It’s not about being a martyr

As we approach 40 weeks of pregnancy, and baby’s rapidly approaching eviction date (please come out soon, naturally and nicely baby!!) I can’t help wondering what it’s going to be like.

I’ve said to my friends, midwife, consultants and anaesthetists time and time again that I want to feel it. The little I have on my birthing plan is not about walking in there and wanting an epidural straight away – although I don’t doubt for a second that my low pain threshold-self will rapidly change her mind and demand all the drugs. Others, including the common-known-“helpful”-stranger to us pregnant ladies, have told me not to be a martyr and accept all the drugs – ask for all the drugs! And to be fair, I’ve said myself that it took all the drugs to get the baby in, so I’ll happily take all the drugs to get the baby out!

But it isn’t about being a martyr. For me I’ve always wanted to experience pregnancy and labour – and I never thought I’d get the chance. Never for a second did I think anything would ever work to make me fall pregnant. And so now that it has, I want to feel and experience every last ounce of it. Of course I hope it will happen again – but there is no guarantee. But it most certainly isn’t something I’m saying light heartedly. I don’t want to be drug free to gloat about it – I don’t even expect I’ll manage to be drug free, but it is 100% not about being a martyr!!

Pro-Choice.

As a non-Irish woman, living in England, I don’t know what else I can do other than use my social media platforms to add to the right for #prochoice

I have never had an abortion. As a woman who, without the aid of fantastic fertility clinics and the development of science, would not be able to have children, it is unlikely I will ever be faced with what I can only call a dilemma as to whether or not to abort my unborn child. As a woman who is currently 26 weeks pregnant with our miracle IVF baby, I am grateful for this – because I honestly do not believe it is a choice I could ever make. But a choice which, would be mine nonetheless.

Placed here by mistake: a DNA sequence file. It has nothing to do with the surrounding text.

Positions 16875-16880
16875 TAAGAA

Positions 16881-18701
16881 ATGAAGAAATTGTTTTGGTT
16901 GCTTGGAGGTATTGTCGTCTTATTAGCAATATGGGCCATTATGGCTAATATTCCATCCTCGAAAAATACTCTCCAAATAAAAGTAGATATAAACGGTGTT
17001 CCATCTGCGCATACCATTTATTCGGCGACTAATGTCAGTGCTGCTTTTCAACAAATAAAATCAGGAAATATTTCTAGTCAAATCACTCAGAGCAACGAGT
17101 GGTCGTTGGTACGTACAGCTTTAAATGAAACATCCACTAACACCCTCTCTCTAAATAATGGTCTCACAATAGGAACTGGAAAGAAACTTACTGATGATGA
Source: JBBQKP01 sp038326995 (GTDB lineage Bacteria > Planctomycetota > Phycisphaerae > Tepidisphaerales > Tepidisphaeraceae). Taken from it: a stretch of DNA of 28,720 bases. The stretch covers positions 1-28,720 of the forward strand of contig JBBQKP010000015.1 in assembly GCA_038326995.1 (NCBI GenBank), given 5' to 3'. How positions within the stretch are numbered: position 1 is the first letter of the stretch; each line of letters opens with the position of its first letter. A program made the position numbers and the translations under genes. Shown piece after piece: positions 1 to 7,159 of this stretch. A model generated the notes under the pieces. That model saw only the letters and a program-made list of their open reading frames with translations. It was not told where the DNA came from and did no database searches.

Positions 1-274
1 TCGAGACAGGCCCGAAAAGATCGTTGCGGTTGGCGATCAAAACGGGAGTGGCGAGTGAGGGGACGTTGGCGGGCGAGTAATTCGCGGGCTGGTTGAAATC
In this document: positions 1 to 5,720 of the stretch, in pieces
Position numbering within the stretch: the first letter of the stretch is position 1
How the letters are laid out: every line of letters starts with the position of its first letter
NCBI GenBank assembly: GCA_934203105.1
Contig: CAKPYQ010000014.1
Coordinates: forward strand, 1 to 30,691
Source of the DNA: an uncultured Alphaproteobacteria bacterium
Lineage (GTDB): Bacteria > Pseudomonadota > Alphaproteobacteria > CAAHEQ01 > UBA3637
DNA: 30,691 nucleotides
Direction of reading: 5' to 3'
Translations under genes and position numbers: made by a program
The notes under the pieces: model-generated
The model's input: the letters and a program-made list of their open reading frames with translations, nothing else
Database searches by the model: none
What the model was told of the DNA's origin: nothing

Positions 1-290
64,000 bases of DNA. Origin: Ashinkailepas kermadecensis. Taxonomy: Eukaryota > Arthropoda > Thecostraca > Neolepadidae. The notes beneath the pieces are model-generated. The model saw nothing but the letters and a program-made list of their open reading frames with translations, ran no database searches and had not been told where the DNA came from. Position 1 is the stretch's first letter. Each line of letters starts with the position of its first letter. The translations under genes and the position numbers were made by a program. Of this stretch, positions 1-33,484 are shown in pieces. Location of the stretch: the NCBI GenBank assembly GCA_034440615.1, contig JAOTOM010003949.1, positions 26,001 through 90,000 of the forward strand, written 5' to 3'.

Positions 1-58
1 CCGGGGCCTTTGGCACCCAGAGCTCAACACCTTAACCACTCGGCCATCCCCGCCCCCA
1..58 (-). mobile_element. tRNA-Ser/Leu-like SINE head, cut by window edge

I describe abortion as a dilemma because, not for a second can I imagine that any woman would blindly enter into aborting her unborn child without a lot of reason, thought, and heartache going into it. Aborting a child won’t just end there – with the baby gone; I’d imagine that no matter what circumstances surround the need for abortion, that the knowledge of having done so will live in within you forever.

Physically, it might seem easy. Mentally; not so.

But, as a human being – who doesn’t believe herself to be particularly intelligent, but does pride herself on her common sense – I understand. I understand that whilst we can all be so similar, we also can all be so different, and thus, we need choice. I have never, ever understood why individuals find themselves so worked up and concerned with the matters of other individuals; it does not concern them. Which is exactly why I love this image – if you don’t like/want something: don’t do it. That is YOUR choice. Why does anyone feel they have the right to decide how another person – female or male – should live their life? Lesbian, Gay, Straight, Bisexual, Transexual, In need of an abortion, in need of a home, in need of medication to stabilise your health [i could go on] – by and large – who’s choice should that be but that of the individual(s) involved?